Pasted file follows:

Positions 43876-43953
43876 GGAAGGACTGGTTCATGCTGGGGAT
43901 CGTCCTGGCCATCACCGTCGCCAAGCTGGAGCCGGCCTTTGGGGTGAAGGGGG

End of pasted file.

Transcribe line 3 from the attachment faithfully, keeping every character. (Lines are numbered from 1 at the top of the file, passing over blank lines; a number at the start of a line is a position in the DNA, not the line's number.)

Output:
43901 CGTCCTGGCCATCACCGTCGCCAAGCTGGAGCCGGCCTTTGGGGTGAAGGGGG